Ukraine has ratified the following documents:
  • Convention Against Torture and Other Cruel, Inhumane, or Degrading Treatment or Punishment
  • Convention on Elimination of All Forms of Discrimination Against Women
  • Convention on the Rights of the Child
  • European Convention for the Protection of Human Rights and Fundamental Freedoms
  • International Covenant Economic, Social and Cultural Rights
  • International Covenant on Civil and Political Rights
The following documents further define the obligations of Ukraine:
  • Beijing +5: Further Actions and Initiatives to Implement the Beijing Platform for Action
  • Beijing Platform for Action
  • Cairo Programme of Action
  • UN Special Session on HIV/AIDS (UNGASS) Declaration of Commitment
  • Universal Declaration of Human Rights
The documents listed above require Ukraine to protect and promote the following rights:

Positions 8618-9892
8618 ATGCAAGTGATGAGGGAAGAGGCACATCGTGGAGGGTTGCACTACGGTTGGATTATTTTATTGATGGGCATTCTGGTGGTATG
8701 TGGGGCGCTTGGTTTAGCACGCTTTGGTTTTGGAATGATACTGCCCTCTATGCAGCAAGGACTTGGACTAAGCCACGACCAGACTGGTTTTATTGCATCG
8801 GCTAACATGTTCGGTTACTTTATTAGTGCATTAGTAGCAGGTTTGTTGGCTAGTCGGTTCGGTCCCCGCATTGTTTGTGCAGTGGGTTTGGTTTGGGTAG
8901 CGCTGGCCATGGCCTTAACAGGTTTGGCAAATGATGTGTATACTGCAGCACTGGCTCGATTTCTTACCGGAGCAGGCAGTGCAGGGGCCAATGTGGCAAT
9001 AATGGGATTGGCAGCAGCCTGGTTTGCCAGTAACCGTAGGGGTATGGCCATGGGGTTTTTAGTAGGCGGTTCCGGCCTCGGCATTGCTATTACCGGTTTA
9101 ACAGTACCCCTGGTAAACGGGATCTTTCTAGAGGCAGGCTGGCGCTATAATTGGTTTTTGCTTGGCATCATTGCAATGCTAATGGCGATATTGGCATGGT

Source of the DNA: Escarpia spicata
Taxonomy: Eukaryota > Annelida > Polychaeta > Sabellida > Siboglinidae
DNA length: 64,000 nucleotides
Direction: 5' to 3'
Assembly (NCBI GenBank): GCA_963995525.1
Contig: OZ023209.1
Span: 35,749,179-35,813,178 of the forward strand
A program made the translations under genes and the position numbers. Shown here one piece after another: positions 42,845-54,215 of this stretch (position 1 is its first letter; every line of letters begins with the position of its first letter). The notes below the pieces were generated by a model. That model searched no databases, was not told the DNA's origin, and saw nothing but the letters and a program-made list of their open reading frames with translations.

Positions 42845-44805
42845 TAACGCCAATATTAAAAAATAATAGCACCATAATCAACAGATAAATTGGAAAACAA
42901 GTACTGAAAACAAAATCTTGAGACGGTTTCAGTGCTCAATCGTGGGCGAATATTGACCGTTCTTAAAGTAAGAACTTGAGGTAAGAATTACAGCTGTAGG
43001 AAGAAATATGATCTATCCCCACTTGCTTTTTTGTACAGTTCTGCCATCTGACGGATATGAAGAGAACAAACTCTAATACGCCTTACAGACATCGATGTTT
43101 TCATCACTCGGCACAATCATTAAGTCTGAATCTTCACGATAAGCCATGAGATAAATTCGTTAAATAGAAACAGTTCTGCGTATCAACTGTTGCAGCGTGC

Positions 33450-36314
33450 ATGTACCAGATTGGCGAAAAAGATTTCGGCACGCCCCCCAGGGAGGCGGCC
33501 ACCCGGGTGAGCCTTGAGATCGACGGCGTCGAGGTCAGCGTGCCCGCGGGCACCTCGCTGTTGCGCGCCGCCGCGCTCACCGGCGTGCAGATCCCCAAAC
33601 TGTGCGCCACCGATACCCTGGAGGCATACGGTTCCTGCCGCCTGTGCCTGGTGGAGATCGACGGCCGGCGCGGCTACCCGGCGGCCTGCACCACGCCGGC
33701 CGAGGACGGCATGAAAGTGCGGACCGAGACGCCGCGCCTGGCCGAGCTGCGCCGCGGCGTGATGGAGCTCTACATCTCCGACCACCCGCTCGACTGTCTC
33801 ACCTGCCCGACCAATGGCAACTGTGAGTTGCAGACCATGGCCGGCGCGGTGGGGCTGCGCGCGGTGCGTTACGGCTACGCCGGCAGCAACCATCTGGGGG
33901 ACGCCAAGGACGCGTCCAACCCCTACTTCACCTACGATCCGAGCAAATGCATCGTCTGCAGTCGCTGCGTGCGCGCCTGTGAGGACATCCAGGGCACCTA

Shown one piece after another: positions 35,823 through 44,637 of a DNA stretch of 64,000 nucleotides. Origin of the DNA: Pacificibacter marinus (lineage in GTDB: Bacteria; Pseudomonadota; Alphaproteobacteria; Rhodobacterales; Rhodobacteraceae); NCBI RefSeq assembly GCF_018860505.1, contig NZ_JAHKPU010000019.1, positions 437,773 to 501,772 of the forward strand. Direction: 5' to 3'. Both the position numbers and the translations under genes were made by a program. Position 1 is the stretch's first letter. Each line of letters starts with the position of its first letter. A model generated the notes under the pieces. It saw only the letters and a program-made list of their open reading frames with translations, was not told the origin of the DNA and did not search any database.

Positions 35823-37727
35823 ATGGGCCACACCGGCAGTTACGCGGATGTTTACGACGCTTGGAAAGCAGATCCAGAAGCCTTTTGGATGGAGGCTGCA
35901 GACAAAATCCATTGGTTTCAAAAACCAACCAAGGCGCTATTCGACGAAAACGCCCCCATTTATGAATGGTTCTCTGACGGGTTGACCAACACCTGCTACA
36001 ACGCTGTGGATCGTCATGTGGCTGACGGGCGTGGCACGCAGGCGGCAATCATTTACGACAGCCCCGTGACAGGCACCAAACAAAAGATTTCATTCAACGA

Right to development
Right to education
Right to equal protection of the law
Right to freedom from inhuman or degrading treatment
Right to highest attainable standard of physical and mental health
Right to housing
Right to just and favorable work conditions
Right to liberty and security of the person
Right to life and survival
Right to marry and found a family
Right to non-discrimination on grounds of age
Right to non-discrimination on grounds of disability (i.e. HIV positive)
Right to non-discrimination on grounds of marital status
Right to non-discrimination on grounds of race and ethnicity
Right to non-discrimination on grounds of sex and gender
Right to non-discrimination on grounds of sexual orientation
Right to private and family life
Right to receive and impart information
Right to the benefits of scientific progress

Constitutional Protection of Rights

The Constitution of Ukraine can be viewed at http://www.rada.kiev.ua/const/conengl.htm

The Constitution of Ukraine is an important tool for the protection and promotion of human rights. It broadly refers to human rights and commits Ukraine to guaranty a good quality of life to its citizens.